Brooks Jensen Arts

Every Picture Is a Compromise

Lessons from the Also-rans

Most photography websites show the photographer's very best work. Wonderful. But that's not the full story of a creative life. If we want to learn, we'd better pay attention to the images that aren't "greatest hits" and see what lessons they have to offer. Every picture is a compromise — the sum of its parts, optical, technical, visual, emotional, and even cosmic – well, maybe not cosmic, but sometimes spiritual. Success on all fronts is rare. It's ok to learn from those that are not our best.

This is a series about my also-rans, some of which I've been able to improve at bit (i.e., "best effort"), none of which I would consider my best. With each there are lessons worth sharing, so I will.

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Original digital capture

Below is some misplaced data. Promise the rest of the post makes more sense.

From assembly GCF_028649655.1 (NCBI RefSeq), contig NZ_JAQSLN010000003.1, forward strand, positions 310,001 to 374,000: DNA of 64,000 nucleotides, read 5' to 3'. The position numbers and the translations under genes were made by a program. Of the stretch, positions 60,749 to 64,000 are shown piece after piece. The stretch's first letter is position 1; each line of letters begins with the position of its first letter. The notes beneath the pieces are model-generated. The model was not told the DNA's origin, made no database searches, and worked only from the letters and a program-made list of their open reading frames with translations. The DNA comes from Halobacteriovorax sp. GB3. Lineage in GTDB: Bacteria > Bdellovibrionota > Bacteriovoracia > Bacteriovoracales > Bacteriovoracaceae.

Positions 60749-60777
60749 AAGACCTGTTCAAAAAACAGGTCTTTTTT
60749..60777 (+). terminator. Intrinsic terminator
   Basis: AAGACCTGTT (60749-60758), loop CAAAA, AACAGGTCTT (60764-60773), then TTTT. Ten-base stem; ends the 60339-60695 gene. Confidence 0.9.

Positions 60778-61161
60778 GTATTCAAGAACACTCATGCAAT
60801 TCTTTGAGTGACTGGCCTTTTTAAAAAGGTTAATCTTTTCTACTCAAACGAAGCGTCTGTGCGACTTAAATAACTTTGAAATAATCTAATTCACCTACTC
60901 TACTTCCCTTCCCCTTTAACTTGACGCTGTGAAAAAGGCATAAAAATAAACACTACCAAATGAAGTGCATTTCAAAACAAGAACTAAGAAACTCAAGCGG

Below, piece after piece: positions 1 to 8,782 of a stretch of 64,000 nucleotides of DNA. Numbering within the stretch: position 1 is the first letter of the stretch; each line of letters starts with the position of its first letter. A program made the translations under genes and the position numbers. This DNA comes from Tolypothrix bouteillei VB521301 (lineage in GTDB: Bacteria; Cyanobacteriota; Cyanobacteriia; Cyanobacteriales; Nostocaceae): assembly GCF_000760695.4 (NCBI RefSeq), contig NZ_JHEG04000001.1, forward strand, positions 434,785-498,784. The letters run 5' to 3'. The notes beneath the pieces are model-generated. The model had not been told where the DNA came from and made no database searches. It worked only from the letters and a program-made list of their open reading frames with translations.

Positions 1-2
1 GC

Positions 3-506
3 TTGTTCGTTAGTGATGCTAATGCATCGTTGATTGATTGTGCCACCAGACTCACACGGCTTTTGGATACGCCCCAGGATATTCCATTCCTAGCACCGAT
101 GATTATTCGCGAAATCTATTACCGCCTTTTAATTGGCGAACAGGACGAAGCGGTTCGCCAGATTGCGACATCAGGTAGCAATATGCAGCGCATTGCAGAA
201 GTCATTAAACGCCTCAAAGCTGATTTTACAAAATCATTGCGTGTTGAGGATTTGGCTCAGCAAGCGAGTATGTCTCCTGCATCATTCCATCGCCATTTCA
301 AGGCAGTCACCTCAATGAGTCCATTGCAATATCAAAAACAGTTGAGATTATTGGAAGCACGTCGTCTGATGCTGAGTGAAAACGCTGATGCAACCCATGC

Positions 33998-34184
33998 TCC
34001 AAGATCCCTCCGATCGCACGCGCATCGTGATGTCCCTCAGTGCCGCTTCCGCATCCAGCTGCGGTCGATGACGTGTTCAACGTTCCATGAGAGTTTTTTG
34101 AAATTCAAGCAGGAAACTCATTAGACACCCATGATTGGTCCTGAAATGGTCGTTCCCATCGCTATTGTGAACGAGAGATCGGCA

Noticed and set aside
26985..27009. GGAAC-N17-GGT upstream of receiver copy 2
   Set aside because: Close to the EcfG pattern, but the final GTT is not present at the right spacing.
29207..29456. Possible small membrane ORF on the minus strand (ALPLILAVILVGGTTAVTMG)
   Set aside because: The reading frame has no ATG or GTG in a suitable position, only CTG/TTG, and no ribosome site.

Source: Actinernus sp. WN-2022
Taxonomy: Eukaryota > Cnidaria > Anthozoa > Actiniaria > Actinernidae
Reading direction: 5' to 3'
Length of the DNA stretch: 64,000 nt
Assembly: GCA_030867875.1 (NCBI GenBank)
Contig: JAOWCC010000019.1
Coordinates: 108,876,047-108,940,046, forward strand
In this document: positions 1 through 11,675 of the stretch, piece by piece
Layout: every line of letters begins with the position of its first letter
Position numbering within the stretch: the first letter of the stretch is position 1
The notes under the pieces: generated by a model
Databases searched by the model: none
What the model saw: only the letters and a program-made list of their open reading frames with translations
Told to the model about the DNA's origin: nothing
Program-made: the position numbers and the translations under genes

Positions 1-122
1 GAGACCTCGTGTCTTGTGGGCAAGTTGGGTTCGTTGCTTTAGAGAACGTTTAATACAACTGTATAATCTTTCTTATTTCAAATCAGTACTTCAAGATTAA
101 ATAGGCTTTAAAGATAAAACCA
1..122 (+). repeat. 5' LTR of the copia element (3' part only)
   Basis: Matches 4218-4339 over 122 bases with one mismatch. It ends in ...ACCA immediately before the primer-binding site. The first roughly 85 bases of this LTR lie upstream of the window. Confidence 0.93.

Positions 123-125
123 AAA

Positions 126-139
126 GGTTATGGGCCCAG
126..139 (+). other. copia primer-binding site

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What I saw that I liked:

The ladder is a human element that adds scale to the size of these giant ships under construction.

What I don't like in the picture:

In the first attempt above, the lack of details in the ship itself leaves large patches of tone with little visual interest. Needs something to break up the featureless tones. The only thing that does is the brace or rope in the lower right that drops distractingly out of the frame.

What I learned:

When I found this second ladder, I remembered the less-than-satisfacory attempt above. What I didn't see until I set up the tripod and positioned the camera was that gracefully sloping line that adds such movement to the geometry of the composition. Sweet.

2nd Chances: What I might try next

I really need to do something with all these images from the shipyard. I photographed it for years, I guess it's about time I dove into the editing proecess for this huge project. Tempus fugit.